Hi Captain Lim,
You have made a very informative website and I really appreciate it very much . However, I am curious about some aspects in the flight routine of a pilot that I can't seem to find the answers around here.
Firstly, I heard from a SIA pilot during a presentation in my school that pilots work in shifts throughout the year. For example, they have like 2 weeks of continuous flying and then 2 weeks of break to stay at home and spend time with their family. I was wondering if it is true and is the flying and staying at home block so defined?
Secondly, I want to know about how long will pilot stay at a destination before moving on to the next. I heard that on a single flight routine the pilot will move on to many countries before flying back home. So, I am wondering about how long will the break be between each flight for the pilots.
Thirdly, also with regards to the answers to the above two questions, I am wondering if they apply to the cabin crew as well.
I am referring in the context of Singapore Airlines, but if you are not that clear about SIA, please also let me know in general of all the other airlines.
Thank you very much!
Hi Hei Yao,
It is not exactly true that you would fly continuously for two weeks (regulations do not permit it) and then have a long two weeks off. What he is trying to say is that, in a 4-weeks roster, you may have a total of 2 weeks of flying away from home and a total of 2 week off. So your 14 "off" days may be something like, 2+2+3+4+3 in the four weeks. You may have the more days off block after a longer period away from home.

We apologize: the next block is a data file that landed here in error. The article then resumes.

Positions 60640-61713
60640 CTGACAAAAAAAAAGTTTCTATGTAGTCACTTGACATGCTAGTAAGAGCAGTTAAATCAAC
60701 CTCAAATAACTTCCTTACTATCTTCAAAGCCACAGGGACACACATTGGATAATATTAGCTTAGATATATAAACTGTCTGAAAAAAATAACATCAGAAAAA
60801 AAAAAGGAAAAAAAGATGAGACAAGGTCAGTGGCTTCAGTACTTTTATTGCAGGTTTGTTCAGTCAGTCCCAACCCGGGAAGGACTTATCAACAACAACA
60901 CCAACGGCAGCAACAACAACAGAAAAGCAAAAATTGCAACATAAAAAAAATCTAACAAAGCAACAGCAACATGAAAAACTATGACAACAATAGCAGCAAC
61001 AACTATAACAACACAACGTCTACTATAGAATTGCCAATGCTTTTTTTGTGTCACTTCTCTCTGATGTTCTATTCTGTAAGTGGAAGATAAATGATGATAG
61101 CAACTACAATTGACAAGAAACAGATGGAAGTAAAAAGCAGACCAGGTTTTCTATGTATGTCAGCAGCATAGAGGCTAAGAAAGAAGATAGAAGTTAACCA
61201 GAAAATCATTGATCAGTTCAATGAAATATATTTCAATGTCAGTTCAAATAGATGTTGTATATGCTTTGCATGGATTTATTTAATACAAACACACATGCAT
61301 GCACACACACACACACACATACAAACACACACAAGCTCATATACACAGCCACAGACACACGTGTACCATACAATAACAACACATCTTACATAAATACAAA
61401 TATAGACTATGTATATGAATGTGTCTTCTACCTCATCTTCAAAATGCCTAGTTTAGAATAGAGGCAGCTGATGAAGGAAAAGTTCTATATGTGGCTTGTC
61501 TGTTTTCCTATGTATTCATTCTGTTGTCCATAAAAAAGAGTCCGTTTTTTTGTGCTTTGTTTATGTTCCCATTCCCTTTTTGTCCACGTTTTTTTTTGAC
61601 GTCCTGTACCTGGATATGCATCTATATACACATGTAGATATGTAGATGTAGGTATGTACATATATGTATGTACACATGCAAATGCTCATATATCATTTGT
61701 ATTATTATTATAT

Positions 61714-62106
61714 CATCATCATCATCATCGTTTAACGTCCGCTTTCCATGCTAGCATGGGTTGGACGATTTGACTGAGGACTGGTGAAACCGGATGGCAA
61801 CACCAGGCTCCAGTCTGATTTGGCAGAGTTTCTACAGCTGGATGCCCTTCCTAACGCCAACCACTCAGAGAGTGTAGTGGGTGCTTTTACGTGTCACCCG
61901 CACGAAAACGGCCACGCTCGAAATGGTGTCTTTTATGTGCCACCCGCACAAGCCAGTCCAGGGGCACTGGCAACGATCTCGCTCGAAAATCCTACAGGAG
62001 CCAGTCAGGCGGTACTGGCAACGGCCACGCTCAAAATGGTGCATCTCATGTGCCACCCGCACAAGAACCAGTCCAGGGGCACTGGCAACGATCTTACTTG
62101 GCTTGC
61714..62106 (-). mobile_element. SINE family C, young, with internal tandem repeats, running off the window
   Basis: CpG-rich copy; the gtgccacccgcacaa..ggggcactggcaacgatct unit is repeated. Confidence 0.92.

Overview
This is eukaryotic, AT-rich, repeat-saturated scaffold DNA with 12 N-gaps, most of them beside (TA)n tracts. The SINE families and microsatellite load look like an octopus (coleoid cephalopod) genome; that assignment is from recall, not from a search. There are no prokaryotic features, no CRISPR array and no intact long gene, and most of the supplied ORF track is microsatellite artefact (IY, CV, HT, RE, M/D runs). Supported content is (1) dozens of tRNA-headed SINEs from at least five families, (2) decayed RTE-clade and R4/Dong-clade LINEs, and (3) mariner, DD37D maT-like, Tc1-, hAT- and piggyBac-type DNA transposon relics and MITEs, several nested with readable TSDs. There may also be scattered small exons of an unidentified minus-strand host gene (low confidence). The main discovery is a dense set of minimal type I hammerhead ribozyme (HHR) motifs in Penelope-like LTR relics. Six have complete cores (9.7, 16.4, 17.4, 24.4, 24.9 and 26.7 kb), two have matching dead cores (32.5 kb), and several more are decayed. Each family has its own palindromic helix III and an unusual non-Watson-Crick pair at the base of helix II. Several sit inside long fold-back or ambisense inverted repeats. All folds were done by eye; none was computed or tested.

Depending on the frequency of flights to a particular city, the duration of the night stops vary from a day to two. Yes, you can hop from one city to another. For instance, you can stay a night at Amsterdam from Singapore, then continue to New York the next day and rest for another night. On the following day, you would return to Amsterdam, rest for one more day or two before returning to Singapore.
Yes, the schedule may, more or less, apply to cabin crew as well.
Generally, all airlines do adhere to international regulations (Flight Time Limitations) such that the pilots and cabin crew have sufficient rest and not overworked for safety reasons.